The treatment of severe aortic stenosis (AS) has been transformed by the advent and widespread adoption of transcatheter aortic valve implantation (TAVI). Initially indicated for the management of severe AS in patients considered an unacceptably high surgical risk, there is now growing evidence that TAVI has a role in the management of AS across a spectrum of patients ranging from low to high surgical risk.[1] [2] The clinical importance of AS is ever increasing with the aging of the population, since the prevalence of AS exponentially increases with age such that approximately 10% of the population aged 80 to 89 have AS.[3] This rapidly evolving field has already ushered in new improvements regarding the application of advanced imaging modalities for preprocedure planning, the development of new generation devices, in addition to greater operator experience.[4] These have led to improvements in TAVI safety and efficacy. Nevertheless, there remains an ongoing debate, and pressing clinical need, regarding the optimal antithrombotic strategy for patients undergoing TAVI given the Janus face of antithrombotic therapy helps prevent the high rates of ischemic stroke, yet endows a significant risk of bleeding complications.[5] Indeed, while the optimal antithrombotic strategy for patients undergoing TAVI remains to be defined, it is sobering that the 1 year incidence of stroke is approximately 8 to 10%, while the rate of bleeding approximates 30% at 5 years, with similar proportions of access site- and nonaccess site-related bleeding.[6] [7] [8] Current consensus guidelines (European Society of Cardiology and American College of Cardiology), recommend dual antiplatelet therapy (DAPT) with aspirin and clopidogrel for 3 to 6 months postprocedure, followed by long-term aspirin.[1] [9] However, the data supporting these recommendations remain limited, and are largely empiric, having been derived from recommendations for patients undergoing percutaneous coronary intervention (PCI). But notably, despite the larger extent of data available in the PCI population, the optimal antithrombotic strategy for elderly patients undergoing PCI similarly remains contentious given the elderly cohort represents a unique challenge given the association between advancing age and the heightened risk of both thrombosis and bleeding risk.[10] [11] [12] Pleasingly, this important knowledge gap has begun to be addressed with the just recently published POPular TAVI trial demonstrating that aspirin, compared with DAPT for 3 months, for patients undergoing TAVI was associated with a significant reduction in bleeding rates (all bleeding events over 1 year: aspirin 15.1%, aspirin + clopidogrel 26.6%, p = 0.001), without significant difference in the incidence of thromboembolic complications.[13]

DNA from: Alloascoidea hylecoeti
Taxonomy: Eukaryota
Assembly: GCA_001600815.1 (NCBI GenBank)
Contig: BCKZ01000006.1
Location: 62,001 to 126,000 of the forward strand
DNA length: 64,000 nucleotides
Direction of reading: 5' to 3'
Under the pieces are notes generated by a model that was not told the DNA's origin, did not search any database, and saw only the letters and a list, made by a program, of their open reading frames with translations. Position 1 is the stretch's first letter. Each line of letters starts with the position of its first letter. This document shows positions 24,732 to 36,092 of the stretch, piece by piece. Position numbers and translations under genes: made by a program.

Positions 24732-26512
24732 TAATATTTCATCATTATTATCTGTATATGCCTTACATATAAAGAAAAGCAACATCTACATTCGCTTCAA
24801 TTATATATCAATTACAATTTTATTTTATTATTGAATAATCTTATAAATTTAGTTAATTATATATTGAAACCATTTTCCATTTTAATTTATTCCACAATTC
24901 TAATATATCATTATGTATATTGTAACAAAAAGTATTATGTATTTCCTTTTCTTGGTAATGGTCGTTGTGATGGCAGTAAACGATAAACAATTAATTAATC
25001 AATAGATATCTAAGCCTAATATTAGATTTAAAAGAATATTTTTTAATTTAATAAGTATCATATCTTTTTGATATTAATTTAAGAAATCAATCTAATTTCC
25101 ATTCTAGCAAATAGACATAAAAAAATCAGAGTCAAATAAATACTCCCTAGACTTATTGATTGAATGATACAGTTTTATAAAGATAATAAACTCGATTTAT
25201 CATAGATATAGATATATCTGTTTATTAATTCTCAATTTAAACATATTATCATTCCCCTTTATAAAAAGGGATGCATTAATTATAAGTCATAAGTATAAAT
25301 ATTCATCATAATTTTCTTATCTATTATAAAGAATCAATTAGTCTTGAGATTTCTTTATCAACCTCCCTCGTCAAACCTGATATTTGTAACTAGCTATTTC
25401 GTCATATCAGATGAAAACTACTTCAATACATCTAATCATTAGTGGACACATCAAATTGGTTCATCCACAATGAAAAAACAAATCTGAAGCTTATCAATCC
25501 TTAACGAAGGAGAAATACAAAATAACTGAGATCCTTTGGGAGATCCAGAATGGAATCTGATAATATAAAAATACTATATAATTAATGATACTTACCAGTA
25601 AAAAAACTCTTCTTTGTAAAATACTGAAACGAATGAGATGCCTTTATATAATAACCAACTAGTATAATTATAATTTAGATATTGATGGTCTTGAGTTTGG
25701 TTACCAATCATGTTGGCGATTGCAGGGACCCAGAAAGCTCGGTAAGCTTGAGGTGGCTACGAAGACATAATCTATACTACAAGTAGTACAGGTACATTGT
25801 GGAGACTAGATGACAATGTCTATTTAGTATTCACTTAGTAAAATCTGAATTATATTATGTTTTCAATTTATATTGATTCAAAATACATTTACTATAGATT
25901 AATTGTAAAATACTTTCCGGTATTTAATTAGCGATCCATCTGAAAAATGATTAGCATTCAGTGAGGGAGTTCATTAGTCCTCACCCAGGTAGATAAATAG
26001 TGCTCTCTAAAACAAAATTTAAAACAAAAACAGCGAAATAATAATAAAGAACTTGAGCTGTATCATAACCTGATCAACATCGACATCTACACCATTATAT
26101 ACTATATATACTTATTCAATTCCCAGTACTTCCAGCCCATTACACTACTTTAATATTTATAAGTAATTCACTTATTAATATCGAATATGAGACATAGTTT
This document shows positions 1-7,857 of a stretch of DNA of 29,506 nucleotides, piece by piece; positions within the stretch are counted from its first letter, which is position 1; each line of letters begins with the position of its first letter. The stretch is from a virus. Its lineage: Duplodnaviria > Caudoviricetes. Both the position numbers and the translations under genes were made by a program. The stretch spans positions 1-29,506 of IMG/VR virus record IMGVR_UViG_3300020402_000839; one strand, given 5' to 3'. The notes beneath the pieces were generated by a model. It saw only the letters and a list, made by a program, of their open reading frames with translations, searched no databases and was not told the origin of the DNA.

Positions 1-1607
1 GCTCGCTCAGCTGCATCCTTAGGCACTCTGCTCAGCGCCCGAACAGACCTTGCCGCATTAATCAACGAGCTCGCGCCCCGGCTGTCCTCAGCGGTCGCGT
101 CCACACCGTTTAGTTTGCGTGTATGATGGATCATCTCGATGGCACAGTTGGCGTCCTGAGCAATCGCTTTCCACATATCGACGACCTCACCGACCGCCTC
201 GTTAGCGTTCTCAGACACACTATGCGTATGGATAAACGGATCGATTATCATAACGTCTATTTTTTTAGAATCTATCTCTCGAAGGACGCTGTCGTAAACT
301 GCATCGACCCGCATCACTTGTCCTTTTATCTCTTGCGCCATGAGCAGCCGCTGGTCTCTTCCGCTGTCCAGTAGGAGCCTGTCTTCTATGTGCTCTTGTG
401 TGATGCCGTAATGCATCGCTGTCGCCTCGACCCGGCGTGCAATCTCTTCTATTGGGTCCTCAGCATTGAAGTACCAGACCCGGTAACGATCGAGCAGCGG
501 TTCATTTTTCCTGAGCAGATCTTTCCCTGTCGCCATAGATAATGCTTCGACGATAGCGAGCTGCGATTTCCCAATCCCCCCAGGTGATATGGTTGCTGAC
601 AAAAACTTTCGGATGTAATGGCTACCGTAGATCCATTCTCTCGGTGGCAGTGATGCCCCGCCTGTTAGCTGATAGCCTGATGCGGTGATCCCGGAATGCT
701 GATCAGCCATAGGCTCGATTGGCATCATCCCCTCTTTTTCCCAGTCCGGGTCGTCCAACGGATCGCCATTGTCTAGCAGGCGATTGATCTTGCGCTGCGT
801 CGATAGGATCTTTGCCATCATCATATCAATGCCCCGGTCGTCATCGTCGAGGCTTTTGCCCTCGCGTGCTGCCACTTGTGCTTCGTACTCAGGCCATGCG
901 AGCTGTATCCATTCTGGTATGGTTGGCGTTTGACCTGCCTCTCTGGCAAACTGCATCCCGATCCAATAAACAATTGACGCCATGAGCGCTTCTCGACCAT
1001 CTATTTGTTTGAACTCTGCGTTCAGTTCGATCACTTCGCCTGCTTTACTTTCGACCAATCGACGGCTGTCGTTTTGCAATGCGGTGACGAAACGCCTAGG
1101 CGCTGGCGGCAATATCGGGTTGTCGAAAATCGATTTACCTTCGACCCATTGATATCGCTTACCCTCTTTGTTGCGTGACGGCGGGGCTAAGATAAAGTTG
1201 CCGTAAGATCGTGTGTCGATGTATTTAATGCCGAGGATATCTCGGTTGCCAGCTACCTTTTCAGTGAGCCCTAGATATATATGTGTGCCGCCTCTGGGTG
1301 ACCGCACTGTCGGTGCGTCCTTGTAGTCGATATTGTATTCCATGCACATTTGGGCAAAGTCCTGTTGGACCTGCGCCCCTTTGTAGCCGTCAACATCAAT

A critical aspect regarding antithrombotic therapy post-TAVI is the issue of patients with preexisting atrial fibrillation (AF). Indeed, up to 45% of high-risk patients undergoing TAVI have preexisting AF, and thus have a compelling indication for anticoagulation.[14] As such, defining the optimal antithrombotic strategy that threads the needle of antithrombotic efficacy and safety in the TAVI patient cohort with AF is fundamentally important. This represents a major challenge as risk prediction both for thromboembolic and bleeding events in patients with AF, independent of TAVI, remains a challenge.[15] [16] [17] In this context, the article in this issue by Lother et al sheds further light on the interplay between preexisting AF and outcomes in patients undergoing transfemoral TAVI (TF-TAVI).[18] Using extensive registry data from over 55,000 patients, the authors demonstrate that in patients with AF undergoing TF-TAVI, bleeding was the strongest predictor of in-hospital mortality after adjustment for EuroSCORE and age (odds ratio [OR] 18.00, 95% confidence interval [CI] 15.22–21.30, p < 0.001). These findings are particularly striking given these data demonstrated that while stroke was also associated with increased mortality (OR 3.35, 95% CI 2.61–4.30, p < 0.001), this risk was significantly outweighed by the adverse prognostic effects of bleeding. Moreover, it is noteworthy that this study highlights the adverse effects of preexisting AF on TF-TAVI outcomes with this patient group displaying a 1.35 increase of in-hospital mortality compared with patients without AF.